28. 28. Alumni Entrepreneurial Leadership Networks The unique culture at Stanford: Is strongly oriented toward world-class research Expects socially-conscious, business-relevant intellectual leadership - at every level of its research, education, and service Facilitates frequent and fluid interaction with the business community Respects contributions from non-academic colleagues Fosters expectation that alumni will become innovators
  29. 29. Deep Knowledge with Wide Applicability IN  THE  HEART  OF  SILICON  VALLEY    IN  A  CULTURE  OF  RAPID  ITERATION,  WHERE  DISRUPTION  IS  CELEBRATED,  WHERE  TALENT,                        INFORMATION  &  CAPITAL  RESOURCES  FLOURISH   THE  ISSUE  IS  NOT  THE  RATE  OF  TECHNOLOGY  TRANSFER    THE  ISSUE  IS  THE  EFFECTIVENESS  OF  INNOVATION  AND  KNOWLEDGE  TRANSFER      WE  CALL  THIS  “COLLABORATIVE  DISCOVERY”   The  mediaX  approach    WORK  ON  BOLD  IDEAS  WITH  BUSINESS,  TEST  SUCCESS/FAILURE  CONDITIONS,      ITERATE  RESULTS  QUICKLY,  TRANSFER  INSIGHTS  AT  EVERY  STAGE   at S T A N F O R D U N I V E R S I T Y H-STAR HUMAN SCIENCES AND TECHNOLOGIES ADVANCED RESEARCH INSTITUTE mediaX at Stanford University
  30. 30. Ecosystem  for  Discovery  CollaboraGons  
  31. 31. CSLI Eng EE Psy Ed SSP SCIL SUMMIT PBLL GSB Ling CHIMe Art Discovery Collaborations Span Stanford Labs School of Education; Education and Learning Sciences Digital Art Center Graduate School Of Business Communication Between Humans and Interactive Media Stanford Center for Innovations in Learning Project Based Learning Laboratory Symbolic Systems Program Engineering & Product Design Center for the Study Of Language & Information Stanford University Medical Media & Information Technology Computer Science Psychology Linguistics Phil Philosophy Law Center for Legal Informatics LIFE Learning in Informal and Formal Environments CS Electrical Engineering SHL Stanford Humanities Lab VHIL Virtual Human Interaction Lab PBLL Work Technology & Organization DVL Distributed Vision Lab Des Stanford Joint Program in Design d.school at S T A N F O R D U N I V E R S I T Y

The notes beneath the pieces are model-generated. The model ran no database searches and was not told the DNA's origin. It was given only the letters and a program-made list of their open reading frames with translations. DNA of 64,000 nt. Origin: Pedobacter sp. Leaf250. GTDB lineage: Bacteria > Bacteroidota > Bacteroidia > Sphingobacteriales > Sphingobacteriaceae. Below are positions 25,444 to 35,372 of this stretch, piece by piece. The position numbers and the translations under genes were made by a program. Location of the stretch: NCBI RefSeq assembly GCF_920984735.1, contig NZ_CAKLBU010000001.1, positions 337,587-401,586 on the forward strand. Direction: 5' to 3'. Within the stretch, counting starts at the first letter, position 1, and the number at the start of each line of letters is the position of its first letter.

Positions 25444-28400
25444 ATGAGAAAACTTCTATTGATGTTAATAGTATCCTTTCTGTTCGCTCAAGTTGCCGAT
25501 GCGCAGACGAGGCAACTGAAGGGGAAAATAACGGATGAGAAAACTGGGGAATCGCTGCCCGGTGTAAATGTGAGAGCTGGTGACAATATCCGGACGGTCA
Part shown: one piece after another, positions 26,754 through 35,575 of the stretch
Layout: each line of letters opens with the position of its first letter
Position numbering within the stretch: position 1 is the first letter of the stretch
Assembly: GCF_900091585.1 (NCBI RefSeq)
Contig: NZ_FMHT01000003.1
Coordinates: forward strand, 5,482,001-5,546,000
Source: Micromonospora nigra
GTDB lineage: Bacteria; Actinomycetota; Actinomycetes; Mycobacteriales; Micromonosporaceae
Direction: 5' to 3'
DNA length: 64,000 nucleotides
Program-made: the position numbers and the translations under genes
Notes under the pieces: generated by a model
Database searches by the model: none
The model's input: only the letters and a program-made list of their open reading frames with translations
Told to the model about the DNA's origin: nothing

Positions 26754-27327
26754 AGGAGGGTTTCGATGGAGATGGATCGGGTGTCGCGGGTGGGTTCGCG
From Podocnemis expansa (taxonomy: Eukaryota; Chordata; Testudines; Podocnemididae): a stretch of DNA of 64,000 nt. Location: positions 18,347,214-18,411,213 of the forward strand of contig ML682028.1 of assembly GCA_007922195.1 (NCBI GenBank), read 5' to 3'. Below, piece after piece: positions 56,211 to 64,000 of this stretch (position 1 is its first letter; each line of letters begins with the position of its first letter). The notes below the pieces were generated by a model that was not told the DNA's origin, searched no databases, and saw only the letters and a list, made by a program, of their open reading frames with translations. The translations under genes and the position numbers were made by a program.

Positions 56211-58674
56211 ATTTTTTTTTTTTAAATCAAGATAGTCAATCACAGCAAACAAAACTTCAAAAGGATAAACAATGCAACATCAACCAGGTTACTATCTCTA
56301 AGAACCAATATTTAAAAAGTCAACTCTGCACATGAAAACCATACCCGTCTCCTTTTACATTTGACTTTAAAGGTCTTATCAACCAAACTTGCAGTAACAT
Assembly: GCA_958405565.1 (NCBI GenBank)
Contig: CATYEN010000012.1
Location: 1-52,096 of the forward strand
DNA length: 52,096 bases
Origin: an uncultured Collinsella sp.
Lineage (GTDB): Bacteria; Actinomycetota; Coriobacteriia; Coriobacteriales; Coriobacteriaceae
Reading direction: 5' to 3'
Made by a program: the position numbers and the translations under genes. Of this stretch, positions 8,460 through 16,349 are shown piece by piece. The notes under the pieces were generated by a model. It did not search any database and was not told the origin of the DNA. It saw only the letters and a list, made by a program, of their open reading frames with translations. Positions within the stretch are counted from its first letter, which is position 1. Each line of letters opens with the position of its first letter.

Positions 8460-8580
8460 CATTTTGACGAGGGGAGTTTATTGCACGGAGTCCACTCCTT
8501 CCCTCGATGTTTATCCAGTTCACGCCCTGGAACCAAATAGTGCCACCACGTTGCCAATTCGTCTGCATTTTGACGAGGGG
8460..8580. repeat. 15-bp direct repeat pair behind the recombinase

32. 32. at S T A N F O R D U N I V E R S I T Y In  sum   •  The  Experience  of  Immersion   •  Plahorms  for  CollaboraGon  and   ProducGvity     •  Augmented  Human  Intelligence   •  Improving  Decision  Quality   •  Context  Aware  Smart  Environments   •  Knowledge  Worker  ProducGvity   •  Digitally  Empowered  Learning   •  Technologies  for  Wellness   •  InnovaGon  Ecosystems  
  33. 33. Design  and  develop  with  human  rights  and   empowerment  as  guiding  principles.   Enable  stories  about  the  future  we  want  to  create.  
  34. 34. Are  We  Moving  Forward  -­‐  -­‐  -­‐     •  Fast  enough?  
  35. 35. Summer  2015   CONFIDENTIAL  MATERIALS   38   Simplify  my  life.     Heal  the  mistakes  of  previous  poor  decisions.     Crowd-­‐source  solu)ons  for  the  common  good.  
  36. 36.          Thank  You   Martha  G  Russell   Martha.russell@stanford.edu   What Can We Do Together That Neither of Us Could Do Alone?
  • ajkwoksj

    Dec. 13, 2015

Presentation given on December 11, 2016 in Hong Kong, hosted by Savantas Policy Institute, The Hong Kong Computer Society, Hong Kong Industry-University-Research Collaboration Association, Invotech, Internet Professional Association (iProA), and Savantas Liberal Arts Academy. We stand on the thresh hold of abundance. Higher productivity is possible. Better quality of life is possible. We have new opportunities in personal and family wellness. The technological advances in sensors, connectivity and data now provide a perfect storm of change – for smart cities, smart workplaces, smart education, and smart communities. In this perfect storm, relationships, trust and vision are essential for innovation leadership. Shared vision among smart citizens allows people operating independently to arrive together at the same future. Massive data permits continuous feedback for high quality decisions. Change is an imperative. Change is continual. In order to move forward, we must be both the architects and the engines of change. The question before us is: Are we moving forward – and, are we doing so fast enough?